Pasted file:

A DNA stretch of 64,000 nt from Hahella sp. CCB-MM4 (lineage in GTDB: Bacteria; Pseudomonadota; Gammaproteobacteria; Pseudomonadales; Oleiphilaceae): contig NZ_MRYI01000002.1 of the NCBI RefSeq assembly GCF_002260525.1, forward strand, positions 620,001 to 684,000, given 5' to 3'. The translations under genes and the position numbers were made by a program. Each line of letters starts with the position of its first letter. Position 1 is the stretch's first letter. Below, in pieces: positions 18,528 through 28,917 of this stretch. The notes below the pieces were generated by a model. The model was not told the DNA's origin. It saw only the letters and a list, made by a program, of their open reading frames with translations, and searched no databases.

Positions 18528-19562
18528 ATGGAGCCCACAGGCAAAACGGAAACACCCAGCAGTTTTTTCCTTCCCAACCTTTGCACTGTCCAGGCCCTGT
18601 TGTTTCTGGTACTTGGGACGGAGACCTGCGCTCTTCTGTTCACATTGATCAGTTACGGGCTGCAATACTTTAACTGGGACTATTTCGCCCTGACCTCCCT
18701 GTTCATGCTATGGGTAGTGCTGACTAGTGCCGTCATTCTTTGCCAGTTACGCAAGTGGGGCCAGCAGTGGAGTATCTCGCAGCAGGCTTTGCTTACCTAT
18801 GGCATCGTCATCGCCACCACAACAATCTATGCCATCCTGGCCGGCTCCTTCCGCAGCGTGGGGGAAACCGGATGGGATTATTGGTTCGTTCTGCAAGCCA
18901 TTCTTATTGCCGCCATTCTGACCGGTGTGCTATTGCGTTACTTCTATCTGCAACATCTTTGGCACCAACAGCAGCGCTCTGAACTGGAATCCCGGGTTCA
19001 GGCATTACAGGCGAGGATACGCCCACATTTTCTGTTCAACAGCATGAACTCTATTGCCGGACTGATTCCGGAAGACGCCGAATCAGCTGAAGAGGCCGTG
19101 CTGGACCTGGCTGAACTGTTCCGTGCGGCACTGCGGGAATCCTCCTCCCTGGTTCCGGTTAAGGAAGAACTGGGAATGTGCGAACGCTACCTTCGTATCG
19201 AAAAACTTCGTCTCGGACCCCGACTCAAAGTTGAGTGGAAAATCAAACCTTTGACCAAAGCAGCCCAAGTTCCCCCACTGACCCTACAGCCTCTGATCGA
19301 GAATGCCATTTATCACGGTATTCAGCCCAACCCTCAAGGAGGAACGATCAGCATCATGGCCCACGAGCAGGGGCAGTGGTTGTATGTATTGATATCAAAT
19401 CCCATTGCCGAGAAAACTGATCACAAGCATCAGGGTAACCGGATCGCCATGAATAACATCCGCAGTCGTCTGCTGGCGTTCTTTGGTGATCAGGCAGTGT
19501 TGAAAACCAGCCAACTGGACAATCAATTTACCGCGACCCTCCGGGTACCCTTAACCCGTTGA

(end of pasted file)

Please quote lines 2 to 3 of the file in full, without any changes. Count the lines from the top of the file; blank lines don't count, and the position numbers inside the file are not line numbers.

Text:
Positions 18528-19562
18528 ATGGAGCCCACAGGCAAAACGGAAACACCCAGCAGTTTTTTCCTTCCCAACCTTTGCACTGTCCAGGCCCTGT